Transformation of OWL Ontology Sources into Data Warehouse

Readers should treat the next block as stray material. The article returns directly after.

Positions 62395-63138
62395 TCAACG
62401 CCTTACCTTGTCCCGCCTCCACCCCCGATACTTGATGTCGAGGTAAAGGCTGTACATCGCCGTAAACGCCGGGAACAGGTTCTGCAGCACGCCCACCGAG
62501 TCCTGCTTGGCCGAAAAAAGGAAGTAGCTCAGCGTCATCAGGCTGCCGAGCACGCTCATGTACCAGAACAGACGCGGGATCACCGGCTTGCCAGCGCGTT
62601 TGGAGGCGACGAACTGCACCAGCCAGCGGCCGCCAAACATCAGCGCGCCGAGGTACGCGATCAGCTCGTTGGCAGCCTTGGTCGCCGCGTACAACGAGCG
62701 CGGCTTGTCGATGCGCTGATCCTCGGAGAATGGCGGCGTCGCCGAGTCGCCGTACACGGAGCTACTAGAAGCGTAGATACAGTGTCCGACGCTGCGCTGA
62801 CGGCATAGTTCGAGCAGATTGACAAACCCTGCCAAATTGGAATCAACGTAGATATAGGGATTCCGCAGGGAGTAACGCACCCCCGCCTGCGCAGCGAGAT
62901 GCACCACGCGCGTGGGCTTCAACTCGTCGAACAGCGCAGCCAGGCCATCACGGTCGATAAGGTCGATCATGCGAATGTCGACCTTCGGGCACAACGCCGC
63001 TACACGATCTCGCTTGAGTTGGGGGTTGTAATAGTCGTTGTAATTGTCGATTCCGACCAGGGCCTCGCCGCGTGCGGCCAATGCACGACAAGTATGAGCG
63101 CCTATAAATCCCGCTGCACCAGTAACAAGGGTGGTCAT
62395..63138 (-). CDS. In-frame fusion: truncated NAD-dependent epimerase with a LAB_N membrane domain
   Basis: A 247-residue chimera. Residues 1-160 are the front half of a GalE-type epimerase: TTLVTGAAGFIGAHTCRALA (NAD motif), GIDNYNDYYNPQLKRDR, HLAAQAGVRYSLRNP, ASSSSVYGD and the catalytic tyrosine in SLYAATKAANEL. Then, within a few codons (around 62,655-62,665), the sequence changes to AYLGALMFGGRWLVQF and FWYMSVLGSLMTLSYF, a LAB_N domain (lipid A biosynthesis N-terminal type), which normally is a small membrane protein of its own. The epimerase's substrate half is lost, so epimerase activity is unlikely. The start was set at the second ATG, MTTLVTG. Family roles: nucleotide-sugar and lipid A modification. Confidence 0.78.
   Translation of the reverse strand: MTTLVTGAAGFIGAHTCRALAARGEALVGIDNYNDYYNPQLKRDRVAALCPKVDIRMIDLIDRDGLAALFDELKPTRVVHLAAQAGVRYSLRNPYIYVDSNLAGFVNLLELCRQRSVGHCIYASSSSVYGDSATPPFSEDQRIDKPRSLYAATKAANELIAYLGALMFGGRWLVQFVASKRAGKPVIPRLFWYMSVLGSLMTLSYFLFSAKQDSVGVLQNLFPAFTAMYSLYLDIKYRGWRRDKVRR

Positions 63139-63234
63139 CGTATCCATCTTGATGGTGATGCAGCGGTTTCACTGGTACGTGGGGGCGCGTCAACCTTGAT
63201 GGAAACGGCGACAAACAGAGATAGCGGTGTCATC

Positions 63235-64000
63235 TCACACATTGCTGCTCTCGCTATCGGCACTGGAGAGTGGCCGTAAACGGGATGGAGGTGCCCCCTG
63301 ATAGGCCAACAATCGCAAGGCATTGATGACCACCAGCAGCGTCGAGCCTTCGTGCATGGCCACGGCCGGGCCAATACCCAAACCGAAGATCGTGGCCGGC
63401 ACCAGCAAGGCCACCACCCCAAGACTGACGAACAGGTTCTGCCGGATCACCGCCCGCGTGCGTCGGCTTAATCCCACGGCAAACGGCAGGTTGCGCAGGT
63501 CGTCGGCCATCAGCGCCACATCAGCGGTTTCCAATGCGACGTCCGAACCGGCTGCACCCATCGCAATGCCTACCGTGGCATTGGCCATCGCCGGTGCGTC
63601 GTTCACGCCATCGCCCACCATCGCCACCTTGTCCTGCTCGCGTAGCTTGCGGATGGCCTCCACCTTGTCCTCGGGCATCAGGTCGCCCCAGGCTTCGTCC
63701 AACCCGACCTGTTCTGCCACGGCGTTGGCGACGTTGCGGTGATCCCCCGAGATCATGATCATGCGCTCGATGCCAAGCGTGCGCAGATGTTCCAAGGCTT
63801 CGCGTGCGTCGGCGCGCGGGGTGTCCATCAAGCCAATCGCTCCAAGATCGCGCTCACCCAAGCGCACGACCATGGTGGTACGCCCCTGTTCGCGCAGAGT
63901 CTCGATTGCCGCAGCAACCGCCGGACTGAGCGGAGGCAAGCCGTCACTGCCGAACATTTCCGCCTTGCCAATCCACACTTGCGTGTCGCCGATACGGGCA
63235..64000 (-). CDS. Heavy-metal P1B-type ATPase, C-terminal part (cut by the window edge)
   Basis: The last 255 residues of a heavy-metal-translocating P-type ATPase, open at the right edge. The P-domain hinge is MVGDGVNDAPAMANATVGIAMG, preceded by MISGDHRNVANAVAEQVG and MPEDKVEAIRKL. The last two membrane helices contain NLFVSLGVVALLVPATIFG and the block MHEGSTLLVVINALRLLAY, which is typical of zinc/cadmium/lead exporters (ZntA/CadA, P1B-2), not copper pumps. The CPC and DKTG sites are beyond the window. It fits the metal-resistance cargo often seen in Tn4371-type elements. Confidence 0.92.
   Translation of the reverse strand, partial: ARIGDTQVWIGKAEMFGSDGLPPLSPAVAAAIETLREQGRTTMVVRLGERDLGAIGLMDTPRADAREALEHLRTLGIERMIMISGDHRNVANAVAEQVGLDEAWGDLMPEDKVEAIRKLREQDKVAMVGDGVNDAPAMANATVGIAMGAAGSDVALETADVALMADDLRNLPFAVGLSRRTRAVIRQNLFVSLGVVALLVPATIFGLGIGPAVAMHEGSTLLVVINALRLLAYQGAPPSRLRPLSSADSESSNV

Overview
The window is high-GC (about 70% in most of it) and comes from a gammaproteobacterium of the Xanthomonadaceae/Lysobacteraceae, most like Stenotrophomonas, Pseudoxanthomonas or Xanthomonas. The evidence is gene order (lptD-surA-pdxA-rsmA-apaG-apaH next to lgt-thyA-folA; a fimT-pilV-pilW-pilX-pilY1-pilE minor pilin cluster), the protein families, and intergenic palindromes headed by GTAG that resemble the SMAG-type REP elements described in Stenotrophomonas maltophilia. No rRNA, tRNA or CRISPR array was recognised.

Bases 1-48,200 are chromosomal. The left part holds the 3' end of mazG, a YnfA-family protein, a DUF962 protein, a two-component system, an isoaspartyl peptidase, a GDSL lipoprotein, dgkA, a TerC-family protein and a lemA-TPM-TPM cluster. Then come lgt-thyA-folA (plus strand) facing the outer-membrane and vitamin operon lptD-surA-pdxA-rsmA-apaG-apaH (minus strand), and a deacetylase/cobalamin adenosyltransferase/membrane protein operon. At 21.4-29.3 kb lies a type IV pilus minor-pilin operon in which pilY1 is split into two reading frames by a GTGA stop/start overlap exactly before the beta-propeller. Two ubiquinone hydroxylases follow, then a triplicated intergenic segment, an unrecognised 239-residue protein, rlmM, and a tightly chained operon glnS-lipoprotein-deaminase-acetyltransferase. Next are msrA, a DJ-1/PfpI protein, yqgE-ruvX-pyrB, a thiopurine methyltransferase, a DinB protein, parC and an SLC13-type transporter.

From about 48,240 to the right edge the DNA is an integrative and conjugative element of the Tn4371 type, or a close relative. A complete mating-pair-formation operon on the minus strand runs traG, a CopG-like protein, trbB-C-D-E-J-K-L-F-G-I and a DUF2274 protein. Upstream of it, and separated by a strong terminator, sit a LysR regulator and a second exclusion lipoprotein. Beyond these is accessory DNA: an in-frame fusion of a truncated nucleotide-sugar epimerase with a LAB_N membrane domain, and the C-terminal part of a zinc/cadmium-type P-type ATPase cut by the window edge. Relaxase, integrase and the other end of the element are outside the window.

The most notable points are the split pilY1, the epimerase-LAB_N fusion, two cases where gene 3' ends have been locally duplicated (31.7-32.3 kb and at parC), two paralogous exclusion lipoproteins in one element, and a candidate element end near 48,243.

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1 Transformation of OWL Ontology Sources into Data Warehouse M. Gulić Faculty of Maritime Studies, Rijeka, Croatia Abstract - The Semantic Web, as the extension of the traditional Web, provides the semantic annotations of the information generated by different organizations. Semantic annotations are stored within ontologies. Ontologies are expressed using ontology language. Web Ontology Language (OWL) is one of the most popular ontology languages. As a result of the increasing use of ontologies, large quantity of complex, heterogeneous and semistructured semantic data sources exists. There is plenty of useful information in these data sources that can be analyzed and used in the decision making process of an organization. In order to facilitate the analysis of semantic data, new data warehouse tools that support semantic data analysis must be made. Data warehouse is used in traditional business analysis and decision making processes. A star schema is the most common design of data warehouse. In this paper a method that transforms OWL structure into the star schema of data warehouse is proposed. After the designer chooses the fact in the ontology, a method transforms OWL into the star schema. At the end, the designer selects which elements in the schema remain while creating physical data warehouse. I. INTRODUCTION The Semantic Web provides a common framework that allows data to be shared and reused across application, enterprise, and community boundaries [1]. Therefore, the goal of Semantic Web is the creation of standards and technologies that help machines to understand more about the Web data. These standards and technologies will improve user search results, data integration, navigation etc. Semantic annotations for Web data are stored within ontologies. Ontology is a shared understanding of some domain of interest [2]. Ontology defines a set of entities and relations between them in a way that both humans and machines understand it. There are various data and conceptual models that can be thought of as ontologies (e.g. folksonomies, UML models, XML schemes, formal ontologies, etc.). Ontologies are expressed in an ontology language. OWL [3] is one of the most popular languages that is recommended by W3C organization. As the Semantic Web is rapidly increasing, a large quantity of heterogeneous, composite and semi-structured semantic data sources exists. In these data, there is a lot of useful information that can be used in the decision making process of some company. For example, the data of the sales that were completed through the Web using a common ontology between two organizations can be used in decision making process. Data warehouse has proved as a good solution in decision making process. According to [4], a data warehouse is a subject-oriented, integrated, time-variant and non-volatile collection of data in support of management's decision making process. The process of creating the data warehouse includes business demands, data design, architecture design, implementation, and deployment [4]. A data modelling is included in the data design. A dimensional fact model is one of the most popular models. The dimensional fact model consists of a fact table and its associated dimension tables [5]. These dimension tables consist of descriptive attributes that define some fact. Fact table also has attributes which are numeric and additive. If the presentation area is based on a relational database, then this dimensional fact model is implemented with a star schema [5]. The star schema is different from typical relational databases that are in the third normal form. In order to facilitate the analysis of semantic data sources in the data warehouse, new warehouse tools need to be made. The tools [7, 8, 9 and 10] transform OWL ontology into a relational database, but do not deal with the star schema. Therefore, the additional transformation from relational database to the star schema is necessary. Furthermore, there is a risk of losing relevant information during multi-step transformation. Some relations (hierarchy between classes, symmetric relations etc.) within the OWL ontology could be lost after transformation of ontology into a relational database. Therefore it is better to implement a method that transforms OWL ontology into the star schema directly. Furthermore, these solutions (except the [7]) deal with all subclasses of certain class in a way that the particular table is created for every subclass. This solution is not good for transforming relational database into the star schema because every subclass is managed like specific entity which is not the true. However, we take advantage of their transformation and improve several procedures to transform ontology into the star schema. Only the authors in [11] propose the direct transformation from the OWL ontology to the star schema, but with several drawbacks. The main drawback of their work is that data warehouse does not include the data of instances of certain class and its subclasses that does not have the values for certain attributes in the ontology that are specific for several subclasses. In this paper a method that transforms OWL Lite ontology into the star schema directly is proposed. The